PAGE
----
SOM showcases algae-based ‘bio-block spiral’ at Chicago Architecture Biennial

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SOM Unveils Innovative Algae-Based Material at Chicago Architecture Biennial

Skidmore, Owings & Merrill (SOM) has made a bold statement in innovation and sustainability with the unveiling of its groundbreaking material experiment, the Bio-Block Spiral, at this year’s Chicago Architecture Biennial. Situated in The Mews in Fulton Market, this forward-thinking pavilion showcases an algae-based concrete and brick alternative that has the potential to revolutionize the construction industry’s carbon footprint. Developed in collaboration with Prometheus Materials, the Bio-Block Spiral not only demonstrates SOM’s commitment to carbon-neutral construction but also offers a glimpse into the future of sustainable architecture.

SOM Design Partner Scott Duncan explains, “Extending our history of material research and prototyping at the Chicago Architecture Biennial, Bio-Block Spiral introduces our collaboration with Prometheus Materials to develop an algae-based, zero-carbon alternative to the concrete blocks found everywhere in our buildings and cities.”

The Bio-Block Spiral is the result of SOM’s pioneering explorations of environmentally responsible construction methods. Fabricated by Prometheus Materials, this remarkable structure utilizes naturally carbon-sequestering microalgae that undergo a patent-pending photosynthetic biocementation process. The outcome is the Bio-Block, a sustainable alternative to conventional concrete that has the potential to reduce global CO2 emissions by a staggering 8%. While ongoing performance testing is still underway, Bio-Block is already available for select projects and can directly substitute the carbon-intensive Concrete Masonry Units (CMUs) commonly used in modern construction.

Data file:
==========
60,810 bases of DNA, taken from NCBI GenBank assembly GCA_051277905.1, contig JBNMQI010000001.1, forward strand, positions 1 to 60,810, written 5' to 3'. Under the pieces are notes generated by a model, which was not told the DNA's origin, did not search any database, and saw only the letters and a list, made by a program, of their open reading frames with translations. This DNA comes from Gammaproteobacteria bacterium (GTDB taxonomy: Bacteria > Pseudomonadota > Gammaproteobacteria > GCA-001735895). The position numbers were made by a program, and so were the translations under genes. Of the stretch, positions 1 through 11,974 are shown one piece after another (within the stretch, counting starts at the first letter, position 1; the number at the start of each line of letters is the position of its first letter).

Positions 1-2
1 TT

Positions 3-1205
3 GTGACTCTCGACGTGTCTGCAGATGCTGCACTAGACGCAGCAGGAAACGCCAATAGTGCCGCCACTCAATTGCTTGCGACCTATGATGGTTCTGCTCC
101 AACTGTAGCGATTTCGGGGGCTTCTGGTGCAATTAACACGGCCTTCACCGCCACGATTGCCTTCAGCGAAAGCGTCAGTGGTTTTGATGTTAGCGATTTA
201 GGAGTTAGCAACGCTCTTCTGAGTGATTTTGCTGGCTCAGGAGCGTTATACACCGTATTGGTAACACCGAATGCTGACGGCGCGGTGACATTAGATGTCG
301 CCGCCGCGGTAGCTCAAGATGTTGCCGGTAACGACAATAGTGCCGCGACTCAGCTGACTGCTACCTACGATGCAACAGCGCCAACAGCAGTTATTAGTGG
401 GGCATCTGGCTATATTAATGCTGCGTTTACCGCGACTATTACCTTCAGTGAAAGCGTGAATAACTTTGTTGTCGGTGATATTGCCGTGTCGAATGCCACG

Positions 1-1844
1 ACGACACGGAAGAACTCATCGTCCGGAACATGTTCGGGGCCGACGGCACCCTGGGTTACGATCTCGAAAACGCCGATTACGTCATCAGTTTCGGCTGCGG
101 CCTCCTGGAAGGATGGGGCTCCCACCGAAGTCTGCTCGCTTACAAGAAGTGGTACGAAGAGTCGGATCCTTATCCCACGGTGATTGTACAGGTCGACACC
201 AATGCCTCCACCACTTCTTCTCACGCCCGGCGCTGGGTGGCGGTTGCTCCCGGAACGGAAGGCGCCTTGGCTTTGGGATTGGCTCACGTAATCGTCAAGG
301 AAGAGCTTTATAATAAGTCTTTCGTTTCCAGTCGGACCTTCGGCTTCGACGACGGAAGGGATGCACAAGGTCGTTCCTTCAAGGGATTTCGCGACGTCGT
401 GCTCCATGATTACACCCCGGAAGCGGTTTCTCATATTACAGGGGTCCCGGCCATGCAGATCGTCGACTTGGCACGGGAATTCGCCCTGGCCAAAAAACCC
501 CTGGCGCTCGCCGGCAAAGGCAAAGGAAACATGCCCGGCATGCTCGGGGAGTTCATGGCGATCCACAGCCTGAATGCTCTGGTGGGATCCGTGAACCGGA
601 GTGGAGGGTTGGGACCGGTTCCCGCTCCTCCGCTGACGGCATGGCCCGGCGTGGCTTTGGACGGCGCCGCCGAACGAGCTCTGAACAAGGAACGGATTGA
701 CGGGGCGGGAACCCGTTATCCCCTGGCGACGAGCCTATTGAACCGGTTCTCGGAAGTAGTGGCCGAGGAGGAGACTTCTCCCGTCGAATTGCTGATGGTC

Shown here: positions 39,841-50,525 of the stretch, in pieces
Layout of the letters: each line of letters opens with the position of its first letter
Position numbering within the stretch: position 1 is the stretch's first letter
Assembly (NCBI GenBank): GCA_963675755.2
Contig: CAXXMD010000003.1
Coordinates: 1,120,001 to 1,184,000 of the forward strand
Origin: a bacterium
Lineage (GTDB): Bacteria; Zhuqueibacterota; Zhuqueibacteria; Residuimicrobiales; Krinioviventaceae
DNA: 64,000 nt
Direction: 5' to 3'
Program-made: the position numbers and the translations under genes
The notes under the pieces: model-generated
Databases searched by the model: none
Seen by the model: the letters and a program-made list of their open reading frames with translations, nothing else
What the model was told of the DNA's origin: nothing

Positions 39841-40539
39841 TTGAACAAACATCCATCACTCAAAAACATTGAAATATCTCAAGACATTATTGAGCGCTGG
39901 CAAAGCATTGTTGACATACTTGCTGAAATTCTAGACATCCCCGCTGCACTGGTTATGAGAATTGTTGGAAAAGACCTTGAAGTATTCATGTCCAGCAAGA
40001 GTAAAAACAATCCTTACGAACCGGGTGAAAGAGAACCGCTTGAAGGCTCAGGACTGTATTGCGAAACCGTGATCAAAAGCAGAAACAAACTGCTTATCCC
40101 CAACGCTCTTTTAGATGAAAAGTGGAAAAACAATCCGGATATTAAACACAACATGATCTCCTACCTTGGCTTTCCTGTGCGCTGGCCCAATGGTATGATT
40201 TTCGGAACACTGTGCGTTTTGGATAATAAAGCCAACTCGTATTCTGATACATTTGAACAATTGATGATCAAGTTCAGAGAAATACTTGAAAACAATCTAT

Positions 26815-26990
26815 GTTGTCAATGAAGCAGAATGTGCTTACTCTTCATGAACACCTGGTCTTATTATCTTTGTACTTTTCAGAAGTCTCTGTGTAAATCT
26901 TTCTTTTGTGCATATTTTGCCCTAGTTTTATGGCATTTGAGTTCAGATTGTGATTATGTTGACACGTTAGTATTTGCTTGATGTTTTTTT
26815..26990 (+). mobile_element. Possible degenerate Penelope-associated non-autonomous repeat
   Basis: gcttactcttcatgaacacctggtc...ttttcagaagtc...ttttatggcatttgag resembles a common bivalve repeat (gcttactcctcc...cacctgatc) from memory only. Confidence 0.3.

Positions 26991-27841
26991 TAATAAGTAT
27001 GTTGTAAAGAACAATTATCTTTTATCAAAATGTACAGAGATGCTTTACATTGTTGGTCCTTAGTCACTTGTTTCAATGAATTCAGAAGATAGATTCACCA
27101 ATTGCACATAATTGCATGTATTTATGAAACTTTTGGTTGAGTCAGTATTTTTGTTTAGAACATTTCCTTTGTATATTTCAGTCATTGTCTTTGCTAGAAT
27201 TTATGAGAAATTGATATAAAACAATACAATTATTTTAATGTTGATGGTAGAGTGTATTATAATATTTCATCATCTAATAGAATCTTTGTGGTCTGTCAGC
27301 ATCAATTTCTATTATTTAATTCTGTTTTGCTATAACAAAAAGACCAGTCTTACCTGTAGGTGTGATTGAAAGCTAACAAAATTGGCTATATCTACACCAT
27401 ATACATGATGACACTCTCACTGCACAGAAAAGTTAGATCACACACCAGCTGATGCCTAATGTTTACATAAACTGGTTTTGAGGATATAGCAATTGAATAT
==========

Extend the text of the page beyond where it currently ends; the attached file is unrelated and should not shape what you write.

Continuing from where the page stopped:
The team at SOM highlights that by replacing traditional concrete blocks with Bio-Blocks, one metric ton of carbon emissions can be eliminated. The construction of the Bio-Block Spiral serves as a significant milestone in the deployment of this innovative material. Constructed by skilled union masons from the International Masonry Institute (IMI) and the Bricklayers and Allied Craftworkers Administrative District Council 1 of Illinois in collaboration with Clayco and J&E Duff, the project showcases the tangible reduction in carbon emissions, solidifying SOM’s commitment to sustainable building practices.

The installation itself reflects the unique material composition of the bio-cement. SOM’s visionary architects have designed a spiraling form that entices visitors to step off the street and immerse themselves in the installation. Through the use of rotated Bio-Blocks at regular intervals, apertures are created, providing a view of Halsted Street and emphasizing the elegance of block-and-mortar construction. Pleated ends demonstrate the block’s versatility and enhance the installation’s structural rigidity, allowing it to stand independently. A projected film on the wall provides insight into the proprietary manufacturing and conventional construction processes behind the work.

Located in The Mews in Fulton Market District and hosted by Shapack Partners, Focus, and Walton Street Capital, the Bio-Block Spiral encourages visitors to interact with the Bio-Block and observe how it responds to elements such as wind, moisture, and temperature fluctuations during Chicago’s autumn months. This installation, in line with the Biennial’s theme of “This is a Rehearsal,” represents a pivotal moment in the journey towards a carbon-neutral building industry.

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